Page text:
[ntp:questions] A proposal to use NIC launch time support to improve NTP
dennis.c.ferguson at gmail.com
Thu Dec 20 17:50:35 UTC 2012
On 19 Dec, 2012, at 11:05 , unruh <unruh at invalid.ca> wrote:
> On 2012-12-19, Hal Murray <hal-usenet at ip-64-139-1-69.sjc.megapath.net> wrote:
>> Doesn't the PPS signal to the kernel have to go over the same PCI bus?
>> I'd guess that you would get better results from a network card.
>> That's assuming it has a good clock. All you have to do is read
>> a counter. There is no interrupt latency. You can also read it
>> several times and pick the best one.
> Pick the best one? How would you know what the best one was?
If you can sample both the system clock and the network card clock
with a read of the counter you can sample with this instruction
sequence (though it may take some work to find the magic instructions
which do the operations in the order written):
Better, less noisy samples will be associated with smaller values of
(A_after - A_before). You can eliminate the source of the largest errors
in individual samples if you can disable interrupts on the processor core
while doing that. You can also take independent samples as often as you
need to, if that improves the filtered result. That is, you aren't limited
to one sample per second the way the PPS signal is, if 5 or 20 samples per
second improve the accuracy of the filtered result you can just take that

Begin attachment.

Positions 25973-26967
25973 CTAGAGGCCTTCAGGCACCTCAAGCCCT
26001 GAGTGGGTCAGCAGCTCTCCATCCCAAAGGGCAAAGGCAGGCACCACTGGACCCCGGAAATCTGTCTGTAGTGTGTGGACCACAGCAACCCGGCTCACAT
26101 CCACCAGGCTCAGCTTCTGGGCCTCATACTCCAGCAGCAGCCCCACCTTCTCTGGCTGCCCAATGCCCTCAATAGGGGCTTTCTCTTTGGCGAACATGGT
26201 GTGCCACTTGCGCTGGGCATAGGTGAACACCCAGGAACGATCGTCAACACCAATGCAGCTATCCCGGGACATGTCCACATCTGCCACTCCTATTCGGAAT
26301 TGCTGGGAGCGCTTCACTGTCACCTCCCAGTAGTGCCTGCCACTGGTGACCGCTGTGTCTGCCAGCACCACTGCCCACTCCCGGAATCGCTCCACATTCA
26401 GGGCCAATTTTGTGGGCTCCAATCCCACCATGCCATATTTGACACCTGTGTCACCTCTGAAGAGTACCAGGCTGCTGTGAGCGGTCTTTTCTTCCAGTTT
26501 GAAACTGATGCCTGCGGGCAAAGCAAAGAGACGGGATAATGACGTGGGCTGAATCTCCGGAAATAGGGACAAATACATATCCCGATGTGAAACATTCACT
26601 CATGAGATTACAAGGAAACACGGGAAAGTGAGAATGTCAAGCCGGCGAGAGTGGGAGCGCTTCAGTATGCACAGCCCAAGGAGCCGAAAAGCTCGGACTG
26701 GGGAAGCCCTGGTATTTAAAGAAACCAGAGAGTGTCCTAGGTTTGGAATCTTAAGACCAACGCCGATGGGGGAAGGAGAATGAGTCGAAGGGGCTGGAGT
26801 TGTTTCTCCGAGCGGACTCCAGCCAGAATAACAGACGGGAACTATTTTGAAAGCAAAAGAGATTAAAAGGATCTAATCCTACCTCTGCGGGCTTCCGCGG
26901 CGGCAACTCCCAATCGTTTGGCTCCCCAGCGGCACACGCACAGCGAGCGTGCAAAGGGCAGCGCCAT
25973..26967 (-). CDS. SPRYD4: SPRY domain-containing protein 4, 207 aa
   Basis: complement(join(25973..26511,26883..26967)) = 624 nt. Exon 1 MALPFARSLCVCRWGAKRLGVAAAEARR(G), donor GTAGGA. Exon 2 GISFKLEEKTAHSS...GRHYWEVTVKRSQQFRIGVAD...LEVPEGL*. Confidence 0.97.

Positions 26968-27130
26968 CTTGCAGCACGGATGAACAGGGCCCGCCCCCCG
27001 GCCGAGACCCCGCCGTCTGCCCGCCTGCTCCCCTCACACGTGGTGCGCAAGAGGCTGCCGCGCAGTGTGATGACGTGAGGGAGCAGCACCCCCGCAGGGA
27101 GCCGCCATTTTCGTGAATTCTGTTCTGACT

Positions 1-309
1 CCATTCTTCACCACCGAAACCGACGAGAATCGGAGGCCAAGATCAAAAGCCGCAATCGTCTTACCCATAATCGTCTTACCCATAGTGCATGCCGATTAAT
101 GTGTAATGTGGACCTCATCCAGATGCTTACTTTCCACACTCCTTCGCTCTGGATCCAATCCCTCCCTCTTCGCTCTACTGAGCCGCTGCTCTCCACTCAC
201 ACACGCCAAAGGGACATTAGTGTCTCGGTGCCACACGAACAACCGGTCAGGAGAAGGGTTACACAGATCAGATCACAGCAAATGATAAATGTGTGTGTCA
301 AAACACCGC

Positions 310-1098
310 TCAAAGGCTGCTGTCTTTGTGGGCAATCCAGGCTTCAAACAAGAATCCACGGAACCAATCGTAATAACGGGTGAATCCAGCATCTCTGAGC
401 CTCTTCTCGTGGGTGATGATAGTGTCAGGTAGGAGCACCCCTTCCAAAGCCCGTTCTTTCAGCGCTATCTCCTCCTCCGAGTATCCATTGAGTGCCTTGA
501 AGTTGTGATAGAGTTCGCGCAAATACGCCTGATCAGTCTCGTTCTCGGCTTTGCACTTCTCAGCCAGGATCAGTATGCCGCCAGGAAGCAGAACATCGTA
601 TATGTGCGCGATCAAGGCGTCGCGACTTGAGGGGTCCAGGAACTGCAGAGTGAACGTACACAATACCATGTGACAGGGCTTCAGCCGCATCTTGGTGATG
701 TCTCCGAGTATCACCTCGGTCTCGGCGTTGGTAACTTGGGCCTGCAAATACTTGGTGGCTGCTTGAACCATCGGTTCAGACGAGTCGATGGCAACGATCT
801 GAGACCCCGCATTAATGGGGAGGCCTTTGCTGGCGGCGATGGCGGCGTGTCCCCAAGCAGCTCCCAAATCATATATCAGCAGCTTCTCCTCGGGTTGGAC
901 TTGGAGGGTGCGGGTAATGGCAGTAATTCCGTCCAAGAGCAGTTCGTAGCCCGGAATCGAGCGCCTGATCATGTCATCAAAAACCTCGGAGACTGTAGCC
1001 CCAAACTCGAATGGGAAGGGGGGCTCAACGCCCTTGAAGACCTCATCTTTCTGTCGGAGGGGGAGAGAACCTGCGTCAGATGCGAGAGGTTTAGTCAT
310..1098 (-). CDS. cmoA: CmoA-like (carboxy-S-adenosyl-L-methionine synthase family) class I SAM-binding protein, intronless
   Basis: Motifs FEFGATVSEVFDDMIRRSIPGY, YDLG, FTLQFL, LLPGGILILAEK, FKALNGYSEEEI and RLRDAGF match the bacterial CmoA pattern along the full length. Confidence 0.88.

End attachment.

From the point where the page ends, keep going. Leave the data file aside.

The biggest problem with this isn't jitter, which can be mitigated by
taking and filtering additional samples. It is instead the fact that the
minimal value of (A_after - A_before) is probably going to be on the order
of 100 ns if clock_B is a PCIe peripheral and it will be difficult to know
exactly where in that interval clock_B is sampled, leading to a (constant)
ambiguity of +/- 50 ns. When I did an FPGA implementation of this for
PCI-X I had the <read clock_B> part capture two timestamps instead, one
captured speculatively at the very start of the bus cycle, which was returned
to the read, and one at the very end of the bus cycle, which was stored
so that it could be read later. That reduced the ambiguity to about
+/- 7 ns for that card (though even +/- 50 ns is pretty good).
This is a very good way to do time transfers between a pair of clocks. What
is needed is a system call interface which recognises that systems often
have more than one clock, only one of which will be the system clock, and
which provides an API to compare these clocks and independently adjust them.
> Not sure what you mean by a "good clock". It certainly will not be an
> accurate clock. It may be one whose drift rate is not too bad, although
> I suspect it will change with temperature.
There are two contributors to the ultimate synchronisation quality of
a clock, the stability of the frequency source driving it and the
speed/accuracy with which you can measure that frequency and adjust
for the errors. Dr. Mills's book calls this the "Allan intercept"; lower
is better. The frequency source on the network card may be no better than
your system clock but the hardware PPS timestamps allow a speedy and precise
determination of that frequency which allows you to adjust for changes in
that frequency before a big time offset accumulates (it moves the Allan
intercept lower and to the left). A clock which can be kept more accurate
is a "good clock" whether that accuracy is achieved by a more stable
frequency source driving the clock or by more accurate frequency
measurements against a good reference. Don't fixate on the quality of
the crystal alone, there is more to it than that.
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